Officially becoming a catechumen in the Orthodox Church, it has been made clear to me that I will be baptized (my new name being Thomas), as opposed to simply being chrismated. My question is, what will this mean, in a spiritual or theological sense? I stress a great deal about my life of the past 7 years, during which I committed a great multitude of sins, proudly and willingly. Those sins can't be reversed or justified. They weigh on my mind constantly. I do understand that the Lord Our God is all-merciful, all-just and long-suffering, but what does a new baptism mean to me exactly? Would it be the washing of those sins as well? Or should I accept those sins in rightful guilt, being thankful only that that life led me back to God, back to Our Lord Jesus Christ? I am indeed thankful that I was led to the Church from that life, that the guilt of those sins serves a purpose and that I wouldn't be here in Holy Orthodoxy without them, but what does a new baptism mean for me? I am theologically ignorant on that topic.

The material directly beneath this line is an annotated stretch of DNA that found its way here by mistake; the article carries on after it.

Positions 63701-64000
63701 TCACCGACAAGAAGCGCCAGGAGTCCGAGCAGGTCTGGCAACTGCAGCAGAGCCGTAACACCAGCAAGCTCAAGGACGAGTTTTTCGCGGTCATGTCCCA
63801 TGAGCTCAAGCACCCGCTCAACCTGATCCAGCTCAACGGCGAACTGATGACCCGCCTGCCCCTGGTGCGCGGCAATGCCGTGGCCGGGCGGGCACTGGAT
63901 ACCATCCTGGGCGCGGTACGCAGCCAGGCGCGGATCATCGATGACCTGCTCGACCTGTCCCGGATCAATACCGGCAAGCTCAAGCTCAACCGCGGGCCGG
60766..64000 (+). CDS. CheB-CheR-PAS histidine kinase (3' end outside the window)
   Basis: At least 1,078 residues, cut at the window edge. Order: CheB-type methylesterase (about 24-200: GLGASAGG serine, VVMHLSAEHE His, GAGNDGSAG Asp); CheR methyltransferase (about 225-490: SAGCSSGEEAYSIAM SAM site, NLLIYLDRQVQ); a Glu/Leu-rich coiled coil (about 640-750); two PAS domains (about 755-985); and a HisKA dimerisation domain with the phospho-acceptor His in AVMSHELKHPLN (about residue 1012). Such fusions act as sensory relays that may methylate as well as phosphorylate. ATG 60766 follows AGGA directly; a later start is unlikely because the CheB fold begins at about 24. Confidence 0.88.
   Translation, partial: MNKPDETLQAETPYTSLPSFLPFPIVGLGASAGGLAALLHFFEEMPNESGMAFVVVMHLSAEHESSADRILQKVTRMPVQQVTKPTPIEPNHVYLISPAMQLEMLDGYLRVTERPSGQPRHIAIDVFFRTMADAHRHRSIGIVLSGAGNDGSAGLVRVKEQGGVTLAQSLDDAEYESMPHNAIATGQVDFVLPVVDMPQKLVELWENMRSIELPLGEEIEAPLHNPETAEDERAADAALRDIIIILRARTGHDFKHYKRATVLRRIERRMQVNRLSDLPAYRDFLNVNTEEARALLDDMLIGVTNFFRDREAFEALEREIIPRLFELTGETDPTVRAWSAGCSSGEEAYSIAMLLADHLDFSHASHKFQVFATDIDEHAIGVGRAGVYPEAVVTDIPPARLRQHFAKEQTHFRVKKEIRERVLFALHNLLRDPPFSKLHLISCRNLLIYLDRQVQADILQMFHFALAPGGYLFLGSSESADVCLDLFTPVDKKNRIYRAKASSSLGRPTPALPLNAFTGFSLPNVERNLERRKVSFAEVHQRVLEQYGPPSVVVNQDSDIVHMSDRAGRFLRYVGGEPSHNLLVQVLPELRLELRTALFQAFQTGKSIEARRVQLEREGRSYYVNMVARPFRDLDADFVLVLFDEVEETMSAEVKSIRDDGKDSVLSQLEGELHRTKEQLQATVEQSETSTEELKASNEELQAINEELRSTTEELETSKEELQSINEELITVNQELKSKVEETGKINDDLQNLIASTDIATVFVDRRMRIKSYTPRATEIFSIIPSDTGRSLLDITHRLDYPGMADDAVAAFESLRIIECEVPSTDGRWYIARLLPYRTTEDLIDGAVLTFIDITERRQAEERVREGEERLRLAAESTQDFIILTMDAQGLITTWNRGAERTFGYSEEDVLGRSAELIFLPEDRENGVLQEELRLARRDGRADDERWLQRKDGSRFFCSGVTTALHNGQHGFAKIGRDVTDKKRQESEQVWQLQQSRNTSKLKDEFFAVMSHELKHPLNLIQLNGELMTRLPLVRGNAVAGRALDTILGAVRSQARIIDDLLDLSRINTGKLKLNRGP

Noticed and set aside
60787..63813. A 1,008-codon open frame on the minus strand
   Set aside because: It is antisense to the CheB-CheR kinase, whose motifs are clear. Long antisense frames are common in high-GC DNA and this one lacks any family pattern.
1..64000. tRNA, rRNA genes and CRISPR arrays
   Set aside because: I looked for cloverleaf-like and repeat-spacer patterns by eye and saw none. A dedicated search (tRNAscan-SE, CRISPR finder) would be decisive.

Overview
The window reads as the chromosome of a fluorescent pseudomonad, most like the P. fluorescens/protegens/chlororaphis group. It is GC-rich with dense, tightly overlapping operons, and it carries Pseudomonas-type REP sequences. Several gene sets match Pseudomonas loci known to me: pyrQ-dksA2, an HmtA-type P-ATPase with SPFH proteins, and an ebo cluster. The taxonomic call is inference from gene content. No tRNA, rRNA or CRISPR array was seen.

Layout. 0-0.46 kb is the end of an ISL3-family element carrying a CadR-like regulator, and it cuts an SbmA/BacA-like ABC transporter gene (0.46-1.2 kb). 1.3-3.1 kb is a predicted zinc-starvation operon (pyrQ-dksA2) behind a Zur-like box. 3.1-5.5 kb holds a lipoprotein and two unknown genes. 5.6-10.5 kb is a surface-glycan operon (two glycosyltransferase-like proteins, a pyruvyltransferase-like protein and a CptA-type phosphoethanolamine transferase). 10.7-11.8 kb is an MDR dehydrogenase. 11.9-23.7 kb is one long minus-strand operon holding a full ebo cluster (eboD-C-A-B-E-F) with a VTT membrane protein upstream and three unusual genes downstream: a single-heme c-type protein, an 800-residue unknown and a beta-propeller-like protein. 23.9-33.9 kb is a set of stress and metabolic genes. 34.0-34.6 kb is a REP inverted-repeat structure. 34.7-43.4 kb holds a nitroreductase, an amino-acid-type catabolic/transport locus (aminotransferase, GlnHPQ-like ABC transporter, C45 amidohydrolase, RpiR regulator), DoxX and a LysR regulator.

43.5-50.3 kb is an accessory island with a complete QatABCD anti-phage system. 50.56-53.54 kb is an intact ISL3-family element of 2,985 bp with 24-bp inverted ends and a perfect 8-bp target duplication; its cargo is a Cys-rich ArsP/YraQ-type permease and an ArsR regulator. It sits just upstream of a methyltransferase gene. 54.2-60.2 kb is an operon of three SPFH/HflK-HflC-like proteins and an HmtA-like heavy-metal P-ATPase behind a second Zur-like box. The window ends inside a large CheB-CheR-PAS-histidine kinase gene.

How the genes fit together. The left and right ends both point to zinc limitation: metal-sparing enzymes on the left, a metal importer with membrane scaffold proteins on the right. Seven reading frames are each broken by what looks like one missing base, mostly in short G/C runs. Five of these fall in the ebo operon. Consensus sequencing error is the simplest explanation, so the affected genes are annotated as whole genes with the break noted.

Thank you much for your answers! Christ is risen!

If you don't mind I'm curios what your former Christian affiliation was. And were you Baptized as an infant or Adult in your former Church?

Isa is exactly right. Look at the full cycle of practice. You are Baptized and Chrismated and then regularly , God willing , you confess and receive communion. It is a never ending practice of repentance, forgiveness and glorious  renewal. Taken all together it can thoroughly transform you,
« Last Edit: October 06, 2010, 10:30:37 AM by Marc1152 » Logged

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Orthophoria
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« Reply #3 on: October 06, 2010, 11:09:12 AM »

Carefree,